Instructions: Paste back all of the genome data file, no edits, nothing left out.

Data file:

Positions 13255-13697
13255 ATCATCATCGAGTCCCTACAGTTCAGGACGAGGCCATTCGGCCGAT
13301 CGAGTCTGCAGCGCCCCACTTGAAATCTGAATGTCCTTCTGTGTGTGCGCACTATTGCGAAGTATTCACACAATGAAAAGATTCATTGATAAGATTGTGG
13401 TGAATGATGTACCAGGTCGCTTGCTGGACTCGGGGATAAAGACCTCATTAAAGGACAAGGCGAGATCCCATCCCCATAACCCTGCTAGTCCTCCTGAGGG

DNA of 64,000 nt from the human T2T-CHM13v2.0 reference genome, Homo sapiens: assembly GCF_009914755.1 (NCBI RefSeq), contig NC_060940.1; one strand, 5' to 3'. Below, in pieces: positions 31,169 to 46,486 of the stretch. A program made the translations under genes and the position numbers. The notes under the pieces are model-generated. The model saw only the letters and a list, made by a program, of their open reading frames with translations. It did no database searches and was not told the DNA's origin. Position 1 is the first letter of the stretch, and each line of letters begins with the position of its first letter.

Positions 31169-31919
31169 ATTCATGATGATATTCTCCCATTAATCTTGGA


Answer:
Positions 13255-13697
13255 ATCATCATCGAGTCCCTACAGTTCAGGACGAGGCCATTCGGCCGAT
13301 CGAGTCTGCAGCGCCCCACTTGAAATCTGAATGTCCTTCTGTGTGTGCGCACTATTGCGAAGTATTCACACAATGAAAAGATTCATTGATAAGATTGTGG
13401 TGAATGATGTACCAGGTCGCTTGCTGGACTCGGGGATAAAGACCTCATTAAAGGACAAGGCGAGATCCCATCCCCATAACCCTGCTAGTCCTCCTGAGGG

DNA of 64,000 nt from the human T2T-CHM13v2.0 reference genome, Homo sapiens: assembly GCF_009914755.1 (NCBI RefSeq), contig NC_060940.1; one strand, 5' to 3'. Below, in pieces: positions 31,169 to 46,486 of the stretch. A program made the translations under genes and the position numbers. The notes under the pieces are model-generated. The model saw only the letters and a list, made by a program, of their open reading frames with translations. It did no database searches and was not told the DNA's origin. Position 1 is the first letter of the stretch, and each line of letters begins with the position of its first letter.

Positions 31169-31919
31169 ATTCATGATGATATTCTCCCATTAATCTTGGA